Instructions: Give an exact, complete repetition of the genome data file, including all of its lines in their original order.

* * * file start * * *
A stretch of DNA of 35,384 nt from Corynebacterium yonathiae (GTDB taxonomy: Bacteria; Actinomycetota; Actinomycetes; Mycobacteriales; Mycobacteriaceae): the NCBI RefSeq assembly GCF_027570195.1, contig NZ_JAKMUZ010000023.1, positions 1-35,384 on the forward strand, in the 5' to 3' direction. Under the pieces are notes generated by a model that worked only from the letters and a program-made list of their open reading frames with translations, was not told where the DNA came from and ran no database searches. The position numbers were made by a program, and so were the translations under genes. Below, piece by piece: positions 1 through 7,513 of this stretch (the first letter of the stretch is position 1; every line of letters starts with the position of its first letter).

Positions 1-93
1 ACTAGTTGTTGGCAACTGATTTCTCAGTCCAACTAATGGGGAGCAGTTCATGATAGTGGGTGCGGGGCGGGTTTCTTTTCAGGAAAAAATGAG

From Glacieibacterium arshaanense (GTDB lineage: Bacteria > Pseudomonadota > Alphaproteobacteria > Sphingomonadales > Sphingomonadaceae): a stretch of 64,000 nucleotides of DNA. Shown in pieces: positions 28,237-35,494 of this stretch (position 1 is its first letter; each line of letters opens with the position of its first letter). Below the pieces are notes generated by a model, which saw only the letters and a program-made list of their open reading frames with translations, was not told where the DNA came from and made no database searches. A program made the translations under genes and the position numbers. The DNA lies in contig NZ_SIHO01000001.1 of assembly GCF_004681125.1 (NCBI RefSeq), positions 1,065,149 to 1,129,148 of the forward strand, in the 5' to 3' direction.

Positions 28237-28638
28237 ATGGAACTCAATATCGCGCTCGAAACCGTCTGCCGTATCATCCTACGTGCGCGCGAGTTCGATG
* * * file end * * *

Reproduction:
A stretch of DNA of 35,384 nt from Corynebacterium yonathiae (GTDB taxonomy: Bacteria; Actinomycetota; Actinomycetes; Mycobacteriales; Mycobacteriaceae): the NCBI RefSeq assembly GCF_027570195.1, contig NZ_JAKMUZ010000023.1, positions 1-35,384 on the forward strand, in the 5' to 3' direction. Under the pieces are notes generated by a model that worked only from the letters and a program-made list of their open reading frames with translations, was not told where the DNA came from and ran no database searches. The position numbers were made by a program, and so were the translations under genes. Below, piece by piece: positions 1 through 7,513 of this stretch (the first letter of the stretch is position 1; every line of letters starts with the position of its first letter).

Positions 1-93
1 ACTAGTTGTTGGCAACTGATTTCTCAGTCCAACTAATGGGGAGCAGTTCATGATAGTGGGTGCGGGGCGGGTTTCTTTTCAGGAAAAAATGAG

From Glacieibacterium arshaanense (GTDB lineage: Bacteria > Pseudomonadota > Alphaproteobacteria > Sphingomonadales > Sphingomonadaceae): a stretch of 64,000 nucleotides of DNA. Shown in pieces: positions 28,237-35,494 of this stretch (position 1 is its first letter; each line of letters opens with the position of its first letter). Below the pieces are notes generated by a model, which saw only the letters and a program-made list of their open reading frames with translations, was not told where the DNA came from and made no database searches. A program made the translations under genes and the position numbers. The DNA lies in contig NZ_SIHO01000001.1 of assembly GCF_004681125.1 (NCBI RefSeq), positions 1,065,149 to 1,129,148 of the forward strand, in the 5' to 3' direction.

Positions 28237-28638
28237 ATGGAACTCAATATCGCGCTCGAAACCGTCTGCCGTATCATCCTACGTGCGCGCGAGTTCGATG